The news and commentary Web site is allowing visitors to read articles that otherwise would have to be paid for in exchange for watching a four-page commercial from Mercedes. If they interact with the ad, visitors get an all-day pass to Salon.com's premium content areas, for which subscribers usually pay about $6 monthly, or $30 annually.
The newest ads dovetail with the rise of subscription services on the Web because they present visitors, who are accustomed to getting content for free, with a choice.
"It's a way to balance advertising and the visitor's desire to read specific content," said Cheryl Lucanegro, senior vice president of sales for Salon Media Group, parent company of Salon.com. She said about 20 percent of the site's columns and feature articles are behind the subscription wall.
The ads are the latest wrinkle in ploys dreamed up by Web publishers to increase their numbers of paying visitors and to drum up business from tight-fisted marketers. Online publishers fighting to make ends meet have foisted many variations of new-fangled ads and subscription services on Web surfers since the dot-com fallout.
But balancing their own economic interests with consumers' interests hasn't been easy for online media companies. Pop-up ads, for example, caught on widely with mainstream sites for their ability to grab surfers' attention, but service providers such as America Online haveon pop-ups somewhat in recent months after consumer outcry.
Salon, which introduced a paid version of its site last year and now has about 45,000 subscribers, sees the strategy as a winning proposition for advertisers and readers, as well as for itself. The San Francisco-based company, which recently celebrated its seventh anniversary, has struggled financially, as have other Web publishers, as the advertising market shriveled in recent years. In October, ita $200,000 loan to stay in business.
"It's good for Salon, because we showcase our premium content to more readers, and, hopefully, after seeing it they'll decide to subscribe. Everybody wins in this case," Lucanegro said.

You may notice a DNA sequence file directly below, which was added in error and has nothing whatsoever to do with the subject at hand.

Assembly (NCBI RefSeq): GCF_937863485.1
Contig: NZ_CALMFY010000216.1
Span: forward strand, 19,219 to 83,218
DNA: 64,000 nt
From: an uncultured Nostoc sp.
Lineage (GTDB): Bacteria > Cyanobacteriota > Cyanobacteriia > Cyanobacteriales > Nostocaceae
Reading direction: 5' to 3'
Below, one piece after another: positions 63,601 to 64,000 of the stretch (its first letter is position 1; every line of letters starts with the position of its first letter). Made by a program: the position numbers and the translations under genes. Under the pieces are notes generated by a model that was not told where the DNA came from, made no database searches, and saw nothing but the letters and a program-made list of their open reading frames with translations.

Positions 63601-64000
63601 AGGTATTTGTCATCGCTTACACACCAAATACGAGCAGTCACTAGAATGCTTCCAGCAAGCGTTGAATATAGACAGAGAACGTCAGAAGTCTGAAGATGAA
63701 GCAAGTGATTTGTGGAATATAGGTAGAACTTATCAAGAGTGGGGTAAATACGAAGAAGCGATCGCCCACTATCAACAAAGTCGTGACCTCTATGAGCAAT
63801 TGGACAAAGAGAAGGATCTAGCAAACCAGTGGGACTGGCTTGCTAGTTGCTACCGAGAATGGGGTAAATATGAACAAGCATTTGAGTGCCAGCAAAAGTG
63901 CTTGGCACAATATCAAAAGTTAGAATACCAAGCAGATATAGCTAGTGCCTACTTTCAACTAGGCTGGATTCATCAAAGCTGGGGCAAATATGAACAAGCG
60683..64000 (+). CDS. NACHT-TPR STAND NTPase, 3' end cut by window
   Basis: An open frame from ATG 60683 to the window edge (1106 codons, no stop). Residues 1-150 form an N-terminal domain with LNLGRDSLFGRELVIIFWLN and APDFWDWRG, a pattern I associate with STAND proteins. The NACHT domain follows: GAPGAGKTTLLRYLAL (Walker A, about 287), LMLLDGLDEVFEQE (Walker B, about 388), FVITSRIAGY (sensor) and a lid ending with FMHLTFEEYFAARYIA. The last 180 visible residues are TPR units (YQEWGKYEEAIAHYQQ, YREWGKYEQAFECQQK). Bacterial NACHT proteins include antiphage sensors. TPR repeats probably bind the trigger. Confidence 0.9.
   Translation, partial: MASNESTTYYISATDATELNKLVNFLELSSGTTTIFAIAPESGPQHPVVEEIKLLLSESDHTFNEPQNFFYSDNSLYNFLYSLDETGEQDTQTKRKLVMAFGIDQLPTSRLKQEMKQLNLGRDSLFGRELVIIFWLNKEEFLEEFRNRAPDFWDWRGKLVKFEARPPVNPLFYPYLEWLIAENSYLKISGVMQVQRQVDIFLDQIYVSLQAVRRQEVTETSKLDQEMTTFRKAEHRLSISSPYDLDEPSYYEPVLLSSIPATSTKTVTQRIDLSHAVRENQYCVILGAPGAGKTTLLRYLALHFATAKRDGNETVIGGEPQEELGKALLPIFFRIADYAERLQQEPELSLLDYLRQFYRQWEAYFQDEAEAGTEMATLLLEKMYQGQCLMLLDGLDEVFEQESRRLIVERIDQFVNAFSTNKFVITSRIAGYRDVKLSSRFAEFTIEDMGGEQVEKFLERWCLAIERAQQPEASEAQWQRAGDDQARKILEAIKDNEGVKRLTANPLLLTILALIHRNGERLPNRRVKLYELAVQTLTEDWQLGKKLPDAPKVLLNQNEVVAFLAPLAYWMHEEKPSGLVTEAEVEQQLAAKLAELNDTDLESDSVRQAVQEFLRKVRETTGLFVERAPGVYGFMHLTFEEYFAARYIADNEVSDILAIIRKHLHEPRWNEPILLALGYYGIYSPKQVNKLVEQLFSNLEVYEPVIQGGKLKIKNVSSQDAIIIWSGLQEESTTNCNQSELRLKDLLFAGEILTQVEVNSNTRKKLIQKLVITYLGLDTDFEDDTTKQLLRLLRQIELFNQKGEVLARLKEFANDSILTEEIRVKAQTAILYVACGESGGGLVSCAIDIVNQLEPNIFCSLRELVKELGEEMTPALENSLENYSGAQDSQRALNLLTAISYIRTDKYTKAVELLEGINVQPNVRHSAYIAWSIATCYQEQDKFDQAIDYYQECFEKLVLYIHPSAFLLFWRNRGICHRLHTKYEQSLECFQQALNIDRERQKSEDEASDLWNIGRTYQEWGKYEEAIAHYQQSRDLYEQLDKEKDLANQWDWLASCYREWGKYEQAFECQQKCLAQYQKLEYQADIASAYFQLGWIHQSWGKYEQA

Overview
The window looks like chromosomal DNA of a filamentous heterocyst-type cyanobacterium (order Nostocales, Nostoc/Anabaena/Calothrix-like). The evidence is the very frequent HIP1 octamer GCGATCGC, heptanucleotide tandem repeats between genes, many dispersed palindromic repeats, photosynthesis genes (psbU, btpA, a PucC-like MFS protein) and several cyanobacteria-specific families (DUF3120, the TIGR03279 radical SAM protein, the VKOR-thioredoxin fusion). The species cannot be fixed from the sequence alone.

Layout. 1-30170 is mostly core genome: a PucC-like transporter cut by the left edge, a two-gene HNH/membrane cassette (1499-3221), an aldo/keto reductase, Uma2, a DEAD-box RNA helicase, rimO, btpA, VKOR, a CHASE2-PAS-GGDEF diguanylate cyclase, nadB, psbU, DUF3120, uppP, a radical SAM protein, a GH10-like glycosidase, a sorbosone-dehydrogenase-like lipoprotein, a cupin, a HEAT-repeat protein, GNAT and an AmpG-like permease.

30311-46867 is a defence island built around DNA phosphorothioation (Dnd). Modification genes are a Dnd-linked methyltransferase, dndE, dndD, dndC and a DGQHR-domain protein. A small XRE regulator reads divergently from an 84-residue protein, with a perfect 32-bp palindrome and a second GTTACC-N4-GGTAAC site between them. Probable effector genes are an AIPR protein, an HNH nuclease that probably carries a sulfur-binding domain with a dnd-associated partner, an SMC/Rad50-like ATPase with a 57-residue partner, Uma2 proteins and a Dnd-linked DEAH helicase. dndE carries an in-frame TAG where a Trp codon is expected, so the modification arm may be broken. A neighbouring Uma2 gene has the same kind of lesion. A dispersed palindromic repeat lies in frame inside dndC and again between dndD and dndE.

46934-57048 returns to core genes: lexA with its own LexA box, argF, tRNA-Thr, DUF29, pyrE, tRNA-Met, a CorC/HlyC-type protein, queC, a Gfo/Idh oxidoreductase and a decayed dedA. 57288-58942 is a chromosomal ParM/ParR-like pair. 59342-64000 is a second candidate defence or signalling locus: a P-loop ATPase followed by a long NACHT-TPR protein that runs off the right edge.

The ads were created by Silicon Valley ad-delivery technology company Ultramercial, whose first customer is Salon. Dana Jones, the founder and president of Ranchos Palos Verdes, Calif.-based Ultramercial, said that he is in discussions with other Internet publishers looking to or already offering subscription services. He said that Web companies could even allow a free temporary pass to paid streaming audio and video in exchange for ad views.
"In a subscription model, you have 'X' number of people willing to pay, (and) an even larger number of viewers who would like to access the material, but won't pay. We are a bridge between free and fee," said Jones, who founded Ultramercial last year with his own funds.
For its part, Salon plans to add the free-pass option for readers permanently once it signs on more sponsors. The company set a limit on the current Mercedes campaign, which means that each person can only get three days of access to premium areas by viewing the ads. In the future, Salon aims to run several such campaigns at once, so that people could choose from or watch a number of ads--including, perhaps, interactive games or streaming video TV ads--in return for access to subscription content.
In sponsoring the current all-day pass, Mercedes is running what's known in the online media industry as a "surround session," in which its ads appear throughout any subscription article that a reader has requested. Lucanegro said such a campaign can cost anywhere between $25,000 to $100,000, depending on the advertiser's objectives, which could include gathering data on consumers.